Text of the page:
ລິ້ງ ສຳຫລັບເຂົ້າຫາ

Laos Turns Guerrilla Cave Complex Into Tourist Attraction


LAOS-CAVE CITY: Lao officials say caves that once sheltered more than 20-thousand people from U.S. bombs are now open for tourists to visit. Tourism officials say the 480 (Viengxay) caves (in Houaphanh province) were the Vietnam War hideout of the communist Pathet Lao. The Pathet Lao fought against the U.S.-backed government in Vientiane, which collapsed in 1975. The cave complex included a hospital, a shop, a school, a print shop, a bakery and a theater. The caves withstood a nine year bombing campaign during which the U.S. dropped more than two-million tons of explosives. The Lao government says it hopes the caves will attract tourists, just as the Cu Chi tunnels near Ho Chi Minh City in Vietnam do.

INDONESIA QUAKE : A strong earthquake has hit Indonesia's Sumatra island, killing at least 70 people and leaving hospitals and other medical facilities overwhelmed with the injured. The U.S. Geological Survey says the magnitude six-point-three earthquake struck earlier today (Tuesday), 50 kilometers from West Sumatra's provincial capital, Padang. Two hours later, an aftershock of magnitude six-point-one struck the area again.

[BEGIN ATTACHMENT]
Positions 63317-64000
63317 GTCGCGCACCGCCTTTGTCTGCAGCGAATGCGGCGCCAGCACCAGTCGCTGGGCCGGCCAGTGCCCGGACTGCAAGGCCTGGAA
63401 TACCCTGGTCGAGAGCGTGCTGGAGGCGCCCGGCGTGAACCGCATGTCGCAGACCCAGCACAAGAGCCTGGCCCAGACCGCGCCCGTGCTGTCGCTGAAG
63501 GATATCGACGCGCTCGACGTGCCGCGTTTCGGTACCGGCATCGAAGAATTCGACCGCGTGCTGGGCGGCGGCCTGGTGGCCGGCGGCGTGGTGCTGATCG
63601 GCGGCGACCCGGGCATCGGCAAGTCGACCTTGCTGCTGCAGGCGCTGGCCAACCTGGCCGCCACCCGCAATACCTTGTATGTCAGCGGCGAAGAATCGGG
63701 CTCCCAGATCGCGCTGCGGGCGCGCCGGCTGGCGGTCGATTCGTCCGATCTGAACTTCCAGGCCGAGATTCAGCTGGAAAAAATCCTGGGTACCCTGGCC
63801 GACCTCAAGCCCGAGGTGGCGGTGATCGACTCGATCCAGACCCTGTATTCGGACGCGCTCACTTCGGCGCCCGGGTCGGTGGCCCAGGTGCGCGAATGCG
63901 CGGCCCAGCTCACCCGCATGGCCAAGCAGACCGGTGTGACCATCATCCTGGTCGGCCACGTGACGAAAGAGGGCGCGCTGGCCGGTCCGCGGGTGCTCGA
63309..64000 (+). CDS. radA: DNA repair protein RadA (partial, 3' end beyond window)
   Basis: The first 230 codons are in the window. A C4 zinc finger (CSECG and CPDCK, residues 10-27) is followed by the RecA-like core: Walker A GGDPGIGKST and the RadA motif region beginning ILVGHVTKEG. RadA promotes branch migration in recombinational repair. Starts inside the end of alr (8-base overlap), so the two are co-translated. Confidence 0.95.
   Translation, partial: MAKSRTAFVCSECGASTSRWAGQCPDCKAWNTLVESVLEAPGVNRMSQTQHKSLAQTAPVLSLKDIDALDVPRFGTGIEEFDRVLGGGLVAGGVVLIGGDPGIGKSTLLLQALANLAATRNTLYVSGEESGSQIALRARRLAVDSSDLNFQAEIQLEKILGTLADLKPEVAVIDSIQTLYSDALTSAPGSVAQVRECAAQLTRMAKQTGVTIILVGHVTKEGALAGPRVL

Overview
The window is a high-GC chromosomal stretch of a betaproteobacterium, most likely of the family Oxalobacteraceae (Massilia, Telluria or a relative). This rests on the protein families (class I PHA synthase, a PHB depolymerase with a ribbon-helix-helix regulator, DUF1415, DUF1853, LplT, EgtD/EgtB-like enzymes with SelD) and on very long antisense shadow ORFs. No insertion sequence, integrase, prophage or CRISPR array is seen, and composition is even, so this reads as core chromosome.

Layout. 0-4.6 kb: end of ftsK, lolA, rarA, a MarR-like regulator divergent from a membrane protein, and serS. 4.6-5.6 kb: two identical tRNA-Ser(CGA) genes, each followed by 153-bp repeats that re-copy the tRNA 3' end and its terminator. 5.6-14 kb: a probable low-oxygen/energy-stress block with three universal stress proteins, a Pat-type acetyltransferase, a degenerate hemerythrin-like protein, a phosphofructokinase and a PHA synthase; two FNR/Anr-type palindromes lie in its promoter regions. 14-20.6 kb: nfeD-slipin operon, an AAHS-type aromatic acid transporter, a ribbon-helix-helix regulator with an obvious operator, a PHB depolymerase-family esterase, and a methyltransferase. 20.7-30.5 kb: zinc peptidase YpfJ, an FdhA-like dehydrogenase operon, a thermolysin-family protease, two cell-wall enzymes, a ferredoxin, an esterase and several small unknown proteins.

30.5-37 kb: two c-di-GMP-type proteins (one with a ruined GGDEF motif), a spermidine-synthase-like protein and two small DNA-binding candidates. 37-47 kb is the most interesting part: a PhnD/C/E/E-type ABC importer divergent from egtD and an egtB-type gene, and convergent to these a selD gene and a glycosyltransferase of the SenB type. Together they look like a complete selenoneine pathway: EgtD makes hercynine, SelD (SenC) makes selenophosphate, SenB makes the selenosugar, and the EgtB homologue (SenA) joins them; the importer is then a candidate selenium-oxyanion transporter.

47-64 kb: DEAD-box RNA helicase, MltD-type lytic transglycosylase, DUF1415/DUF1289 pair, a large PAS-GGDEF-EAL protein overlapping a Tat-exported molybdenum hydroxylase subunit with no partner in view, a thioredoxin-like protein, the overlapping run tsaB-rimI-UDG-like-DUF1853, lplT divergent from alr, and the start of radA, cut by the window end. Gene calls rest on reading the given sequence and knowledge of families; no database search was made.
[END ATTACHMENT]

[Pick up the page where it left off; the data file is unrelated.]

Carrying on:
US-NOKOR TALKS: Envoys from the United States and North Korea will hold a second day of talks in New York today (Tuesday) to work toward normalizing diplomatic relations. U.S. Assistant Secretary of State Christopher Hill and his North Korean counterpart, Kim Kye Gwan, began their discussions Monday evening. It was the highest level meeting held in the United States between the two sides since 2000.

CHINA-INTERNET: Chinese state media say no new Internet cafes will be allowed to open this year. The government-run Xinhua news agency says Internet cafes that have already received planning approval must open by June 30th. Xinhua says the directive was jointly released by the Ministry of Culture and 13 other government agencies. The news agency says there are about 113-thousand Internet cafes in China.

THAILAND-ITV: Thailand's military-installed government says it will take over one of the country's few independent television stations because the station has not paid millions of dollars in unpaid broadcasting license fees. (Dhipawadee Meksawan) A minister in the office of Prime Minister Surayud Chulanont told reporters today (Tuesday) ITV will be closed Wednesday. She said broadcasts could resume once legal issues are resolved regarding the station's transition to new ownership.

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